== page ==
Thursday November 27, 2014


  • Do you consider it rude to swear in public?
  • Yes
  • 68%
  • No
  • 32%
  • Total Votes: 22

Duct tape fixes all

Tanya’s Tales

"Spare the Duct Tape, Spoil the job." - Red Green.

At some point over the holidays, my youngest son acquired a wart on the bottom of his foot and my dad had told me to use duct tape.

I know duct tape is an indispensable item in my father's tool box. I used to watch do-it yourself shows on TV with him. I like to think of my dad as a mash up of television's Red Green, Tim Allen's character Tim Taylor on Home Improvement and Master Carpenter Norm Abram from The New Yankee Workshop and This Old House, mixed in with a little MacGyver.

I sort of giggled at the idea of duct taping my son's foot, however I sliced off a square of duct tape and applied it to the bottom of his foot. Because my seven-year-old moves, the duct tape didn't stay on his foot long.

Still thinking that my dad's advice was silly and his idea of a practical joke, we headed to the pharmacy where we found ourselves standing in front of a mass of wart removal options.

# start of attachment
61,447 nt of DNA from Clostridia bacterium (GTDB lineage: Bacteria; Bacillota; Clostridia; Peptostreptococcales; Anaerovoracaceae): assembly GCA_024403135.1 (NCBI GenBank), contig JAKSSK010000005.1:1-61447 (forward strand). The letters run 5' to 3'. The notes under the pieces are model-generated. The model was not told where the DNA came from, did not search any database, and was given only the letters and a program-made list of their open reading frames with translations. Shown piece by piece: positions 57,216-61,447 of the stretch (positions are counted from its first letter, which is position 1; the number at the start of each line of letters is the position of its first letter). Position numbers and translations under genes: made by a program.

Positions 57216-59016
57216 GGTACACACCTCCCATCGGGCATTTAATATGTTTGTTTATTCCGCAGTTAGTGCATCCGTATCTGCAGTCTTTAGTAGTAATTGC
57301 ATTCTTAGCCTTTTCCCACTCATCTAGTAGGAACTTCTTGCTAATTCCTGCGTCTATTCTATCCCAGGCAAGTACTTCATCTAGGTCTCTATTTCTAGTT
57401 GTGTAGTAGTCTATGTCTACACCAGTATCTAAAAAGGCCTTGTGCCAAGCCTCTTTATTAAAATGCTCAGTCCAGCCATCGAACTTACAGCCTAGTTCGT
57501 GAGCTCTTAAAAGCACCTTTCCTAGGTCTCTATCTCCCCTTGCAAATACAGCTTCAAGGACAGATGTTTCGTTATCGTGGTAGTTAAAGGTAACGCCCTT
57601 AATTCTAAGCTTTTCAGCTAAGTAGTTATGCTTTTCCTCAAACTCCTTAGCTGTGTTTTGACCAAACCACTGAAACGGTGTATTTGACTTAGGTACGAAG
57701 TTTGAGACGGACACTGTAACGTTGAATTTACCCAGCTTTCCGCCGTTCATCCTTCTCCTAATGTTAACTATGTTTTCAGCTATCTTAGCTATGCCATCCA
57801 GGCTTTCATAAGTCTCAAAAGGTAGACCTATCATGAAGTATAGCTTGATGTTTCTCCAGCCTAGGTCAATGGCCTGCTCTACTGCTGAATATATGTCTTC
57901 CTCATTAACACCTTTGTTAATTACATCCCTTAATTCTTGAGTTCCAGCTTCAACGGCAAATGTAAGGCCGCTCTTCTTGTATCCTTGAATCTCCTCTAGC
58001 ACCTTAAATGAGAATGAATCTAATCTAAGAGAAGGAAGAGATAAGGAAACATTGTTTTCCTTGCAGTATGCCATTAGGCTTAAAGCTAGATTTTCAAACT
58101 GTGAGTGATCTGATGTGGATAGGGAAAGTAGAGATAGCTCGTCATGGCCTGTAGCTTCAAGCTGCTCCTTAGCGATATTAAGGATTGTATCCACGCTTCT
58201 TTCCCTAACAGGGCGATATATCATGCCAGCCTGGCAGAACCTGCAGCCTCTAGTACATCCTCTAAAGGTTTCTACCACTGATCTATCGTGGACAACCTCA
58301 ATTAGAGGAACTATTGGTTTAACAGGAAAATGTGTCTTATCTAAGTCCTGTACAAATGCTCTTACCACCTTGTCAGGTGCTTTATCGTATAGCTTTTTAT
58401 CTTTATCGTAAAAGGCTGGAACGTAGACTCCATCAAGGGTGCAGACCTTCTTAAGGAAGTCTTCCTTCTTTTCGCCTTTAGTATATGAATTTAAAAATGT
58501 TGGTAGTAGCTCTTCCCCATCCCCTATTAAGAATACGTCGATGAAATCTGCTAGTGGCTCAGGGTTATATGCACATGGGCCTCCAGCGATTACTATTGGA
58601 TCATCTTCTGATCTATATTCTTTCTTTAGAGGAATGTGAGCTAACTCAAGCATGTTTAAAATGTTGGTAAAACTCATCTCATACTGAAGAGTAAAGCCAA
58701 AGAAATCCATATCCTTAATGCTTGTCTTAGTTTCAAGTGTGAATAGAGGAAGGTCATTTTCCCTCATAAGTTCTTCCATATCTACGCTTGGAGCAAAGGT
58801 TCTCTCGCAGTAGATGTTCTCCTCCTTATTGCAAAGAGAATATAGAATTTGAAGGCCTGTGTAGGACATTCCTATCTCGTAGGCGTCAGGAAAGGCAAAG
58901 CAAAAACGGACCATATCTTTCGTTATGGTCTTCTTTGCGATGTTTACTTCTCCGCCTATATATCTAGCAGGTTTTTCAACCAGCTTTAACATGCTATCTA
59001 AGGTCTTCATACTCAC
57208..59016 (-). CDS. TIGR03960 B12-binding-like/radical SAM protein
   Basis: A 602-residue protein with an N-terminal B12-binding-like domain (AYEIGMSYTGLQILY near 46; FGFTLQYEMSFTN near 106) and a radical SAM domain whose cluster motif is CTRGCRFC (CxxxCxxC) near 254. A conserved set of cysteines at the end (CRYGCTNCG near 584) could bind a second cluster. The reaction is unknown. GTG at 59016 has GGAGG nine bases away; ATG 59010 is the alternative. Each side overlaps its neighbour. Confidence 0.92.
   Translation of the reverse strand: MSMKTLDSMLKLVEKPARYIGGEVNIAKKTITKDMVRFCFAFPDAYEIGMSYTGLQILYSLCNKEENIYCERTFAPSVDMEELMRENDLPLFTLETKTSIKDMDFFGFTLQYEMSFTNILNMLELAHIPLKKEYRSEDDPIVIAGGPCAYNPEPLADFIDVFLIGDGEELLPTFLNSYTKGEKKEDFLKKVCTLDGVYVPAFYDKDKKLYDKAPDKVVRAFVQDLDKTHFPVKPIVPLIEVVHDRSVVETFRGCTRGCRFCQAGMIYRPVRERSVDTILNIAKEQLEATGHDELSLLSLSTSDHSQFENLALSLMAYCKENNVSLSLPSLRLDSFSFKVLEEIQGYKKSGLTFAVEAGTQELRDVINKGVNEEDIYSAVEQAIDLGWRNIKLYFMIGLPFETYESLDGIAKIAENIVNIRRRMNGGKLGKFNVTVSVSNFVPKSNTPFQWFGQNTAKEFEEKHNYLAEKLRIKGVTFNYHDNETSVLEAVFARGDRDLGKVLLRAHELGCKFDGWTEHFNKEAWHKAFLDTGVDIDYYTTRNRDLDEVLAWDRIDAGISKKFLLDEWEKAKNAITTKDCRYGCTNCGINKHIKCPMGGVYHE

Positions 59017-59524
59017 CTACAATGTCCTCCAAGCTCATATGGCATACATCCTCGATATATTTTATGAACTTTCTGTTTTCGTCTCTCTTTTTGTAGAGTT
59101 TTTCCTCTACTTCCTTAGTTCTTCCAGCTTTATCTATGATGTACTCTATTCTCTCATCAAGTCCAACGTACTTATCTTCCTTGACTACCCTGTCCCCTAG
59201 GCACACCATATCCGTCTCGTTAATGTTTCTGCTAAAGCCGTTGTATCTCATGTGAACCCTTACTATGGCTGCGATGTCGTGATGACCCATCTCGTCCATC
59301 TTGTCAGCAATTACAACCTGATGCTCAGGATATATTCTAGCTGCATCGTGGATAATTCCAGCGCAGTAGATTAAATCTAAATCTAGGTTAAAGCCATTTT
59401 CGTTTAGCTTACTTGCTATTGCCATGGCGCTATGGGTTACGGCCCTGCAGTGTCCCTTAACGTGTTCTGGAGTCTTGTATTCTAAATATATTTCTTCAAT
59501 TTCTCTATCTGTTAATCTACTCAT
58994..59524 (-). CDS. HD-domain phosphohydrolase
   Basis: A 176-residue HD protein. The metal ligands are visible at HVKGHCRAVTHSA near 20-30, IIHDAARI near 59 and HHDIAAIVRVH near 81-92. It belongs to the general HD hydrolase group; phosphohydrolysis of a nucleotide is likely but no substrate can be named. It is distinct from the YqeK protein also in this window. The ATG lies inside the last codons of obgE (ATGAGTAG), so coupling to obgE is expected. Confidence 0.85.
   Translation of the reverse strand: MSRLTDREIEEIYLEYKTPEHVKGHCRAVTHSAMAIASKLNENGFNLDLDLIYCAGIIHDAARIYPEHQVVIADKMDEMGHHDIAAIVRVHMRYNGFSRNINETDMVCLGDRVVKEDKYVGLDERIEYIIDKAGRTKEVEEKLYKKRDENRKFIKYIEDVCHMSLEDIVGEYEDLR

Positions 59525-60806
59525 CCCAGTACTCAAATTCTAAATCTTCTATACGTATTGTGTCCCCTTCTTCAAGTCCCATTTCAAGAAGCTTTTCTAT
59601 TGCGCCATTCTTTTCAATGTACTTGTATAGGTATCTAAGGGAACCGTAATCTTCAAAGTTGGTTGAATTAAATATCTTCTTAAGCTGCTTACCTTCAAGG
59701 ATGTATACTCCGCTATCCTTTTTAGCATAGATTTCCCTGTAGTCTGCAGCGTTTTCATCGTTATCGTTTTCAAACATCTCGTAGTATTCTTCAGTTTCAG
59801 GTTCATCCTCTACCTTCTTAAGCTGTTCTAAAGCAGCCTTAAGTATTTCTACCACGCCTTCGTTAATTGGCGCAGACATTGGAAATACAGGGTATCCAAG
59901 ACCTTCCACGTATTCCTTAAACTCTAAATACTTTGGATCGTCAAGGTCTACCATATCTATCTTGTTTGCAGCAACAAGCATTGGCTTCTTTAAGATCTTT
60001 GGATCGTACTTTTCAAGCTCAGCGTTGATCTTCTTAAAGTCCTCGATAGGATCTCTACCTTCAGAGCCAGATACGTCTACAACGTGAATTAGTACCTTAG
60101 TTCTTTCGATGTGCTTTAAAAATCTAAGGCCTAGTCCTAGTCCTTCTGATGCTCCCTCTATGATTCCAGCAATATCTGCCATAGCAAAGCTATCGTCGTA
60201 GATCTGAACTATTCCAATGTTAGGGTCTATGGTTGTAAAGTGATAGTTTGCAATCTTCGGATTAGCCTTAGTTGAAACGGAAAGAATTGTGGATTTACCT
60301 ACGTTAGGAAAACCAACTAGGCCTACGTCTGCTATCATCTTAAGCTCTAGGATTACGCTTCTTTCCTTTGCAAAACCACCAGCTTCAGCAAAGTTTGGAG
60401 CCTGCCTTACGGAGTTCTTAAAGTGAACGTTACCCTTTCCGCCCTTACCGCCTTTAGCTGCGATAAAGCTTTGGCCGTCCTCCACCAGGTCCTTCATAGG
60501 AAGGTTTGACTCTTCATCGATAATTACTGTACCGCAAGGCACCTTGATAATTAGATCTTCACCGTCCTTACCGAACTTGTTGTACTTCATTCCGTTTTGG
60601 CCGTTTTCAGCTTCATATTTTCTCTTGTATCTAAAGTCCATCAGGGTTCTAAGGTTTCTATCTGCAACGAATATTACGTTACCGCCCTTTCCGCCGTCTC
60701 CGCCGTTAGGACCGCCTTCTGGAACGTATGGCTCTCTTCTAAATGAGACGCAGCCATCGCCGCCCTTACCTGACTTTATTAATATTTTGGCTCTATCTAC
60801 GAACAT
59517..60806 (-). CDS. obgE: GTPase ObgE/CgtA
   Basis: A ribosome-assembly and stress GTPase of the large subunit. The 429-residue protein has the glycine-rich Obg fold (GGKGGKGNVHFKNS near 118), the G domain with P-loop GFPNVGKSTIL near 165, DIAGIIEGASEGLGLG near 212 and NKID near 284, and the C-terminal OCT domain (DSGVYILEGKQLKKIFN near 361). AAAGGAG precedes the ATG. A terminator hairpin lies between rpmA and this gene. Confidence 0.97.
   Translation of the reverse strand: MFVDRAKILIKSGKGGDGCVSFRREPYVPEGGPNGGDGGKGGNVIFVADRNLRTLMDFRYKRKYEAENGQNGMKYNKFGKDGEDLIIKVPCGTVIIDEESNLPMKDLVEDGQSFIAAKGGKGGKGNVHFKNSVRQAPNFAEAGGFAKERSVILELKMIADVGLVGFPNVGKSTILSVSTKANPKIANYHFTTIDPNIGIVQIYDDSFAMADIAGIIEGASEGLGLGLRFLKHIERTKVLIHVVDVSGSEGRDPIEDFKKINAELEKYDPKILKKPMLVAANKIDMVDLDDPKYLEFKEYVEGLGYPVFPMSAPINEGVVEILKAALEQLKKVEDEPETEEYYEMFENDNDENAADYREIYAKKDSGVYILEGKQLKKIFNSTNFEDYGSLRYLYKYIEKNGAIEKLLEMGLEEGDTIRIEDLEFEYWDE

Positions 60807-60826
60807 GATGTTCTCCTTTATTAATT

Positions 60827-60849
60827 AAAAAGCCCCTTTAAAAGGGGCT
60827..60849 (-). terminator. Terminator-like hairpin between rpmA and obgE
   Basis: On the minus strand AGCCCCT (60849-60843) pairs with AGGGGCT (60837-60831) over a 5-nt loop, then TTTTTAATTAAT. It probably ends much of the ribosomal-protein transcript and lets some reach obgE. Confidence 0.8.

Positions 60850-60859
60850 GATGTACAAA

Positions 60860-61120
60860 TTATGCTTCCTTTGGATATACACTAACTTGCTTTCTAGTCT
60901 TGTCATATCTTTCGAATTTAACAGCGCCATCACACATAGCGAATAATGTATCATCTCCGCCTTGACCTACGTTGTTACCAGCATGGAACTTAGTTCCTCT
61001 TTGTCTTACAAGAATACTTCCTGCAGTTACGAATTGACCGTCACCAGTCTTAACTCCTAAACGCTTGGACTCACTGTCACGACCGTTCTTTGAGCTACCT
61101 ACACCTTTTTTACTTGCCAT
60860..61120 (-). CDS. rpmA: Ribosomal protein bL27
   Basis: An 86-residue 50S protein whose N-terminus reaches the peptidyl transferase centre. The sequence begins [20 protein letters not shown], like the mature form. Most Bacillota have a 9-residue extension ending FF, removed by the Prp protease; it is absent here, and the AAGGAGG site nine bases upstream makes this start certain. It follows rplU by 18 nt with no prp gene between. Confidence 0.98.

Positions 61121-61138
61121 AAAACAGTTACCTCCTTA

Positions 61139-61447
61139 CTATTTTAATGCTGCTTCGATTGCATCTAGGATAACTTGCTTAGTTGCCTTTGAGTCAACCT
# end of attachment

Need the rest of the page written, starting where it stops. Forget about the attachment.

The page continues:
"This one will work, mom. It has a foot on it," he said pointing to one of the many boxes of liquid wart removers.

Feeling a little overwhelmed at the abundance of choices, I called the pharmacist over where she affirmed my dad's advice. Instead of buying a $20 to $40 bottle of liquid salicylic acid, invest in a roll of duct tape and an emery board.

Huh, I have both of those items at home. Thank you pharmacist!

Apparently, duct tape's adhesive qualities remove the contaminated tissue of the wart which can eventually eliminate the virus.

For a while it was used most commonly to hold metal air ducts together, earning the adhesive its second name: duct tape. Soon, people came to find it's an incredibly versatile tool that has been used for anything from the Apollo 13 mission to making prom dresses.

Turns out, the magical stuff can be used for first aid as well.

I bet Johnson & Johnson had no idea their invention would have as many uses as it does when they developed it in 1940.

Duct tape can also prevent blisters from forming, a great tip for avid runners, walkers and hikers. Just by applying duct tape over the irritated spot as smoothly as possible.

It's also a great substitute for a band-aid. If you're nowhere near a first aid kit when someone develops a cut, apply some sterile, absorbent fabric to the wound and then wrap duct tape around the cut to hold the fabric in place.

Duct tape, in a variety of colours, will now be a staple in my home, car and tool box.

My dad was right. Duct tape really can fix anything.



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